Today we discuss Bernie Sanders in 2020 and Mahatma Gandhi in the anti-colonial struggle. Strong comments came for “The Ruling Class Will Not Tolerate the Sanders-Led Assault on Austerity.” We also received a few substantive comments on radio segment “Gandhi’s Struggle Relevant to 21stCentury Anti-Imperialism”and “Philadelphia to Celebrate Mahatma Gandhi and the Black Freedom Movement.” [These pieces refer to an initiative this writer is involved in. This writer authored the latter piece]
“The Ruling Class Will Not Tolerate the Sanders-Led Assault on Austerity” by Glen Ford argues that the main threat to the ruling class in the 2020 election is the possible victory of Bernie Sanders.
Mary Wentworth writes:
“It seems that at this point, the oligarchs have given up on Biden, the 24/7 foot-in-mouth candidate, and are giving their attention to Elizabeth Warren, the Bernie-lite candidate, who, they believe, can take a lot of votes away from Bernie. She has proposed her own remedy for healthcare which would leave the private insurers in charge. She likes free college tuition — but only for those attending community colleges. She tweaks the system here and there but wants it known that she is a capitalist and a reformer — not a socialist. She is the lone “heavy” in the first debate next week. It will be interesting to see how far the oligarchs will go with her.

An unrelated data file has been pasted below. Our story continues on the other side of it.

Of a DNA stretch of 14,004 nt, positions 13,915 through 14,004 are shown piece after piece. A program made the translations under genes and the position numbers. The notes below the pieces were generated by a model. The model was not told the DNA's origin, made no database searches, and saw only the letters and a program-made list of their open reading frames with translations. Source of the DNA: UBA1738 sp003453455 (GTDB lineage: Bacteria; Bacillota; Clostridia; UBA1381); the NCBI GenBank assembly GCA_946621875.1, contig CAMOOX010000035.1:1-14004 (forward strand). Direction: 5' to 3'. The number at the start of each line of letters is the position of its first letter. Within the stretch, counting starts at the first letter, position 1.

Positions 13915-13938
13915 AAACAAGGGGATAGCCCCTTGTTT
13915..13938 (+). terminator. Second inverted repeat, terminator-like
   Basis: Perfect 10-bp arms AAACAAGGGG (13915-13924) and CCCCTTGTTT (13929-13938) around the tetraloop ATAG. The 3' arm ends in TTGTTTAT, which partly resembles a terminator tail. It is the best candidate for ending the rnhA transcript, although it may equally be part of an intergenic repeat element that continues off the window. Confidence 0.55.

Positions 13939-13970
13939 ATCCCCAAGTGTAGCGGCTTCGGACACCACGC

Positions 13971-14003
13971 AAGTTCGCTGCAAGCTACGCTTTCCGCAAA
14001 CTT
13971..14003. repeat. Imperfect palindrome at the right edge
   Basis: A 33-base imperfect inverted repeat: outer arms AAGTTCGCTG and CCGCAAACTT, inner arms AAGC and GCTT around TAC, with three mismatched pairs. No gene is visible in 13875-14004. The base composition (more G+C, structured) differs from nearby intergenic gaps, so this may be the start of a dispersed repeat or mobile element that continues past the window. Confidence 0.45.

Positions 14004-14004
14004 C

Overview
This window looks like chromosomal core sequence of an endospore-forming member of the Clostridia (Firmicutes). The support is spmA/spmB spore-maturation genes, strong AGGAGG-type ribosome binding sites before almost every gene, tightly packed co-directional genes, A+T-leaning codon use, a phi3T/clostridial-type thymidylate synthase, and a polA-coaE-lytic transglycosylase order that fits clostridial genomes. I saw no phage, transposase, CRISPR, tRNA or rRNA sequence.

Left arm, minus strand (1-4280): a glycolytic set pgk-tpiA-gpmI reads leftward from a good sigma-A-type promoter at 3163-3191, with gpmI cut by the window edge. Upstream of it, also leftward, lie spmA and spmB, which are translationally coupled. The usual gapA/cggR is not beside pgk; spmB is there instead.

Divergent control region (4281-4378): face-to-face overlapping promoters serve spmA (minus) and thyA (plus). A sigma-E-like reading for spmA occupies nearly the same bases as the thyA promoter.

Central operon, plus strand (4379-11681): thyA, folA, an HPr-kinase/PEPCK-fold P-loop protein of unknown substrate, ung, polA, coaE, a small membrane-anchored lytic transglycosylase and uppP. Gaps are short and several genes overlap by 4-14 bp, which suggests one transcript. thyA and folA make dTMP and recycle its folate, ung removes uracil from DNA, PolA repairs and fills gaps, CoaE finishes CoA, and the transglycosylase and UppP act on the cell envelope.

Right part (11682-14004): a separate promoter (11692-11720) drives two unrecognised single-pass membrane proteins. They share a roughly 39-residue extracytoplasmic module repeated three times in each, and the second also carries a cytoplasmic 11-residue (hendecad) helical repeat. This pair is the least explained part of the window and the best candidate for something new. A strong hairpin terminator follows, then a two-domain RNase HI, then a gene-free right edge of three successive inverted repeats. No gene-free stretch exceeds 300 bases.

“I recall how the Washington insider candidates — Kerry, Gephardt, Edwards as well as Kucinich — got together right before the Iowa caucuses to plan how they could take down Howard Dean, the frontrunner but a Washington outsider. Their plotting worked out beautifully. Maybe, there will be a repeat of this by some of the other candidates to prevent Bernie from sweeping the Iowa caucuses this year.”
David Schaff writes:
“Glen Ford's ‘The Ruling Class Will Not Tolerate the Sanders-Led Assault on Austerity’ reminded me of a quote by Karl Marx: ‘The English bourgeoisie has always shown itself ready to accept the decision of the majority as long as it commanded a monopoly at the polls. But you may be surer that as soon as it finds itself in a minority in questions which it considers crucial, we will see a new civil war.’
“This interview with Karl Marx was conducted by R. Landor on July 3, 1871 and was published in the New York World on July 18, 1871.”